Education has changed in so many ways within a world that has changed in so many ways. It needs to remain relevant and future orientated, while maintaining a strong human element. I often talk of the head and the heart... it's not an either or.

In author Paul Tough's book, "How Children Succeed: Confidence, Curiosity, and the Hidden Power of Character", he talks about the growing evidence that inner resources count more....... .than anything else. I have a copy if anyone wants to borrow it. 

Character strengths are actively taught in classroom programmes, highlighted and drawn upon. As a staff, we acknowledge and call on each others' character strengths daily. You will see them clearly identified in our Positive Education model in last week's Newsletter piece. One of the commonly used free tools for adults is the VIA (Values in Action) Survey. This has been widely researched and used across all cultures. I know that some parents have also been interested in undertaking this survey.

There are many, many strengths - these 24 serve as a great start. My top 5 being humour, leadership, creativity, social intelligence and love....... I deliberately engage these daily - especially in times when I need greatest resilience.

I wonder what growing up may have been like if I understood myself at a deeper level earlier, instead of spending a year alone in a library?! (Well, according to my memory!)

16 March 2018

posted 15 Mar 2018, 15:02 by Carolyn Brett

A few years ago, I completed  a Certification in Positive Psychology. It was fortuitous that this was available, possibly for the only time in Australasia, through the Wholebeing Institute which is US based.

The Residentials were based at Geelong Grammar School (aka GGS), south of Melbourne. It was here that I learned about what you get when you actively teach the science of wellbeing, what's commonly known as 'Positive Education'. Positive Education or affectionately known as 'Pos Ed' has been a key focus for us at WBS since this time. Many of you attended the Wellbeing Parent Workshop last year and were introduced to the GGS model, which we have also adopted.


Pos Ed has been a feature of GGS for 10 years now. To celebrate this anniversary, they have come up with a list of key discoveries they have made over the 10 years:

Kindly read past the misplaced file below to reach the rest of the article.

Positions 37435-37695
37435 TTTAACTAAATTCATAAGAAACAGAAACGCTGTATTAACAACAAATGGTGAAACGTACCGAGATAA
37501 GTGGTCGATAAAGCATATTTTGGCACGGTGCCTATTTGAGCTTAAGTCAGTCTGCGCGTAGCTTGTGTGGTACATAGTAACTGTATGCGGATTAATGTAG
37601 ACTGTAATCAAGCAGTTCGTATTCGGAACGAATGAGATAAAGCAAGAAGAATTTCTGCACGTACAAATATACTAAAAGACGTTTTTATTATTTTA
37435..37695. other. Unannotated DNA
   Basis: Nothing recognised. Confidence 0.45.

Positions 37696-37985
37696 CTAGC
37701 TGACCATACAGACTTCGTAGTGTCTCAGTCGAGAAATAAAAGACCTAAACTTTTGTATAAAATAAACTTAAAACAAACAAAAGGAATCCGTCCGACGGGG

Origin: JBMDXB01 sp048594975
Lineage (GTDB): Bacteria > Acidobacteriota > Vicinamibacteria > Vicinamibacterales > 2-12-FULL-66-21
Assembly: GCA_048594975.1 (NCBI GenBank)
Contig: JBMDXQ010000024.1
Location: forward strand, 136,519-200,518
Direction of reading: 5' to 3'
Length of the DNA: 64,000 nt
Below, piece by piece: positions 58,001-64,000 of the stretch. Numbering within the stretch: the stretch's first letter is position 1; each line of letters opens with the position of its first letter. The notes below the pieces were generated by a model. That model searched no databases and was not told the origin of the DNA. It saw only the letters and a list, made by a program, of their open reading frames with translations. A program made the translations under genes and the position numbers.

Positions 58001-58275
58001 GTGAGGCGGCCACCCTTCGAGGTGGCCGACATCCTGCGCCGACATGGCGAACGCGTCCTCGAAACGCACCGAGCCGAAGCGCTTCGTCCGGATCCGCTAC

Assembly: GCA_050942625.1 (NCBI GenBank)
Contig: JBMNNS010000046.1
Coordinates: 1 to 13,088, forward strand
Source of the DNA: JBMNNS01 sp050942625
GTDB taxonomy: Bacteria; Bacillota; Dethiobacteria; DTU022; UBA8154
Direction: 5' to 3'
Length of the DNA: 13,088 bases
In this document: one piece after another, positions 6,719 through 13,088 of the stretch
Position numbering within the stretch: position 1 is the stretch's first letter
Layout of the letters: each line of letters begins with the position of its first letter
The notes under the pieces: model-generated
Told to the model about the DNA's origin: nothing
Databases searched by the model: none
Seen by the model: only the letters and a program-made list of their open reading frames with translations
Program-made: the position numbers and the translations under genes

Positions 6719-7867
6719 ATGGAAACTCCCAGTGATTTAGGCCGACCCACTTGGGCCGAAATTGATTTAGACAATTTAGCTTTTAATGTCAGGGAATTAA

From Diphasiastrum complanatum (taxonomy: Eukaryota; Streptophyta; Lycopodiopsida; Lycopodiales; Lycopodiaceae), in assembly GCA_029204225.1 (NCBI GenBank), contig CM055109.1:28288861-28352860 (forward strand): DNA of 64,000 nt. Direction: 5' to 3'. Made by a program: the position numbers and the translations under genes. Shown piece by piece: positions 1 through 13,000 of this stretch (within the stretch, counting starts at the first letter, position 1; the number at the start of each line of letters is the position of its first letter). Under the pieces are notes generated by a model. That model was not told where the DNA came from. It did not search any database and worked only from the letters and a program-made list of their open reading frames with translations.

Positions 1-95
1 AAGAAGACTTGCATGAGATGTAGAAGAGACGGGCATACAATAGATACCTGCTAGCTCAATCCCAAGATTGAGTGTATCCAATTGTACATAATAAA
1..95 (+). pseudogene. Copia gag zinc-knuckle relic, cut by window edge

1. Positive Education is more of a philosophy than a program. It is a way of living, a way of teaching, a way of dealing with mistakes, a way of nurturing a sense of belonging and a sense of community.
  2. Positive Education is an evidence-based, strengths-based, proactive, whole-school approach to nurturing individual and community wellbeing. It is the combination of these four elements which makes Positive Education innovative.
  3. Staff wellbeing is a vital ingredient to the success of Positive Education.
  4. Positive Education is helping us to educate the whole child.
  5. Whilst we believe flourishing is a combination of ‘feeling good and doing good’, we also believe it is helpful for us to think of flourishing more from a caring orientation, rather than a feeling orientation. Our goal isn’t to feel good, our goal is to do good – to care for others, to care for causes and to care for one self.
  6. Positive Education is sowing seeds for life. Some of these seeds will germinate straight away and some seeds may lie dormant for a period of time before germinating, and some seeds may never germinate. Our goal is to sow seeds generously.
  7. Borrowing a tagline from IPEN, Positive Education is not preparing students for a life of tests, but instead is preparing students for the tests of life.   
  8. Positive Education is an ongoing journey requiring the hearts, hands and minds of one’s school community. Remember to enjoy the journey.
  9. Doing Positive Education well is really hard …. and really fun! Whilst the importance of our work is vital, we can and should ensure our work around wellbeing is playful and engaging.
  10. The four cyclical and related processes of Learn, Live, Teach and Embed are critical to the success of implementing Positive Education.